I think three… and that’s definitely not by choice. [Laughs] Nothing against the drummers I’ve had, it’s just a challenge to find people who are able to go on tour. This year I’ve finally started touring a lot, and it’s really hard to find someone awesome at drumming who isn’t in another band. I feel so grateful, the last six months or so I’ve been working with a drummer who is actually really eager to go on tour and very available and interested. His name is Adrian Centoni. Hopefully that run of trying out all the different people and being in transition is coming to an end, because I would love for him to keep playing with me for a long time

How do you two first connect?

When I formed Lemolo, I played a lot in Tacoma. He and I played one of our first shows together like seven years ago. He was drumming in a band called Colonies. I played a bunch of shows with Colonies long, long ago. I met him way back when, and we’ve stayed in touch ever since. He always told me, “If you ever need a drummer, please call me, because I’m a big fan of your music and I would love to.”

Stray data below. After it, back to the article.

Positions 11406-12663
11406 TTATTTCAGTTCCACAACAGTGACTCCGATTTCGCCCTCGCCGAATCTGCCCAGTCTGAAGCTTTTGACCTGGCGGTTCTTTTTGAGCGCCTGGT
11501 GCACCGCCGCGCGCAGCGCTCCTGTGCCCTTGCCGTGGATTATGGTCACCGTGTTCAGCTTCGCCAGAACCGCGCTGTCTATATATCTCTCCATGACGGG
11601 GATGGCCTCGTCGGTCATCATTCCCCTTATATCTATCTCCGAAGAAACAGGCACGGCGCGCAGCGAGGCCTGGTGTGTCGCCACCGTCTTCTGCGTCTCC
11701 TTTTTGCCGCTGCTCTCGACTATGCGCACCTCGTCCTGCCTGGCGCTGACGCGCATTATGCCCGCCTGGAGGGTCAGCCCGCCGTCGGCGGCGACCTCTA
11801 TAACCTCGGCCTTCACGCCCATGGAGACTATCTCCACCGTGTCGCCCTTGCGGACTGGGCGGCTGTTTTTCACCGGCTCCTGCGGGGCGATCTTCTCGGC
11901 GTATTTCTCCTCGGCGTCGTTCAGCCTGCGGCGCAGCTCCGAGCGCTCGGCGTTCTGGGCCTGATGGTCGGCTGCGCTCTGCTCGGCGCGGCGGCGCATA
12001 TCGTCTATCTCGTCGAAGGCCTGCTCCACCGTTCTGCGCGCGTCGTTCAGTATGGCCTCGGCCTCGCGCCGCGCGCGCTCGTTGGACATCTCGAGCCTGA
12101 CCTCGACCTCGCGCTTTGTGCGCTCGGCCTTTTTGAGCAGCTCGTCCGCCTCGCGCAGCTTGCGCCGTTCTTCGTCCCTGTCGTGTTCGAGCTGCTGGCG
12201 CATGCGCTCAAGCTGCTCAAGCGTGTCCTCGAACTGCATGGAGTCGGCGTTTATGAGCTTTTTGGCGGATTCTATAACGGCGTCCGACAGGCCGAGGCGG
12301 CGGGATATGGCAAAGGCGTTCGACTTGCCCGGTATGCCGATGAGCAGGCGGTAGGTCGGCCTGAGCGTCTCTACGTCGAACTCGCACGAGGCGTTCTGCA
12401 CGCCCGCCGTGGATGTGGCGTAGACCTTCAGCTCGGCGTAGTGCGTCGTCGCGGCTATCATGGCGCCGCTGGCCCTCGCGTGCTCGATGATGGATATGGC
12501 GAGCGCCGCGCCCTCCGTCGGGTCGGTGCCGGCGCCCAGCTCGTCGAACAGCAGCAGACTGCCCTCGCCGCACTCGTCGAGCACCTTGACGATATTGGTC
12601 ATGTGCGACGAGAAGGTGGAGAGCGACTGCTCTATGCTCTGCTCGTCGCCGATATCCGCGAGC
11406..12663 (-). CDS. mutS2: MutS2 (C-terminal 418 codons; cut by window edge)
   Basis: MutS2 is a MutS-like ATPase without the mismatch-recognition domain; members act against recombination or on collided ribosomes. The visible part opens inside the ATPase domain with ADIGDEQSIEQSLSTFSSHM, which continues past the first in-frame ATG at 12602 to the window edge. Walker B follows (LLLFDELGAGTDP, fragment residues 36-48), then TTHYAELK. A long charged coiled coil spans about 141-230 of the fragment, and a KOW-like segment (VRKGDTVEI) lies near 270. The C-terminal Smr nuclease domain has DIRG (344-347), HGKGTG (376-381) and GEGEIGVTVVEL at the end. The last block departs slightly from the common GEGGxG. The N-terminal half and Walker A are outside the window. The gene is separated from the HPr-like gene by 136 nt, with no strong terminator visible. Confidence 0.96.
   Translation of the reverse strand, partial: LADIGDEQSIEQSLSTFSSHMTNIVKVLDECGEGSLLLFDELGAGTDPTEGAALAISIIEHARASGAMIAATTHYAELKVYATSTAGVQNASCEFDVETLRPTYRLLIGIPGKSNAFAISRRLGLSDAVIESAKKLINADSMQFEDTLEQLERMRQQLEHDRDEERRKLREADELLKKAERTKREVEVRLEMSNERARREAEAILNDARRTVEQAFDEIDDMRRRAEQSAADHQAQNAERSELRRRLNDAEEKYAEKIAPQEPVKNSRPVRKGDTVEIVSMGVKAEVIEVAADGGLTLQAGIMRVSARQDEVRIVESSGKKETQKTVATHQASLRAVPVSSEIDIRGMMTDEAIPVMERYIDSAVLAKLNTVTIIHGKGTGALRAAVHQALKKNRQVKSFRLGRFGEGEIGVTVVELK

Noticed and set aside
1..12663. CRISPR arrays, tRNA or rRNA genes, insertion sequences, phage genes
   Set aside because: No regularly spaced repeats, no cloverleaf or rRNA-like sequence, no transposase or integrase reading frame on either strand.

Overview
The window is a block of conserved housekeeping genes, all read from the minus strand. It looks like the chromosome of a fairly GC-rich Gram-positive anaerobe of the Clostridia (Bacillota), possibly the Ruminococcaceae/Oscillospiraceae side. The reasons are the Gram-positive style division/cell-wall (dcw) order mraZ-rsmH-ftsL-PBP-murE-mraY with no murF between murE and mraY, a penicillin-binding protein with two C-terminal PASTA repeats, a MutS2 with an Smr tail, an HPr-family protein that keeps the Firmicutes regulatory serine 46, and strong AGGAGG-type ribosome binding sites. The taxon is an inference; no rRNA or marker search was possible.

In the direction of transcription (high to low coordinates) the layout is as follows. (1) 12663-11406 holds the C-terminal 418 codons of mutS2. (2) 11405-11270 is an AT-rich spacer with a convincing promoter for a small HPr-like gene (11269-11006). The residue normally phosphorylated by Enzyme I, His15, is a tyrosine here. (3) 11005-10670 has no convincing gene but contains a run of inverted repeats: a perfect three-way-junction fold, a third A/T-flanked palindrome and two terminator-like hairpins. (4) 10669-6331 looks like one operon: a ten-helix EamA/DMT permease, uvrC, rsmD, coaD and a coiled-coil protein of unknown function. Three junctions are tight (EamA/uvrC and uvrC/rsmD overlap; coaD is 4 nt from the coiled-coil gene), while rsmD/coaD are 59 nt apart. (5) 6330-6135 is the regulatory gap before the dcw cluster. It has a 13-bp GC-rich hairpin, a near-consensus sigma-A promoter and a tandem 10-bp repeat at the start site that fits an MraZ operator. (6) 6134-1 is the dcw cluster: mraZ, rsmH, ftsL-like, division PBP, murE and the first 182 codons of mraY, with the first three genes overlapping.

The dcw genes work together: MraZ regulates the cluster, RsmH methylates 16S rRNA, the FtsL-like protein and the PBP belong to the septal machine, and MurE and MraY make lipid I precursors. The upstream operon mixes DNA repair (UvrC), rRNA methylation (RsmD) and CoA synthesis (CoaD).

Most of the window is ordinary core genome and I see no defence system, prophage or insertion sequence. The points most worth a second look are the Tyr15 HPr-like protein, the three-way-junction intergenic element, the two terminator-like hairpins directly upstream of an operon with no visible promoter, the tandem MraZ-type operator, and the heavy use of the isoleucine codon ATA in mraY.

And the timing just worked out. He was no longer drumming with Colonies and was looking for a projects. And I was looking for someone who wanted to go on tour and be gone and live that crazy lifestyle, because touring is definitely not for everybody. So I feel very grateful that we came together musically. We’ve known each other a long time, so it’s been fun to have those roots to build on.

What do you appreciate about what he brings to the group?

He has really great technical skills, which is important. But I also really like his energy on stage, I think that’s really valuable. I like to rock out and have as much fun as I can onstage, and I appreciate having a drummer onstage with that energy and desire to have fun and rock out and not hold back in terms of performing, who can let loose and just have fun with it.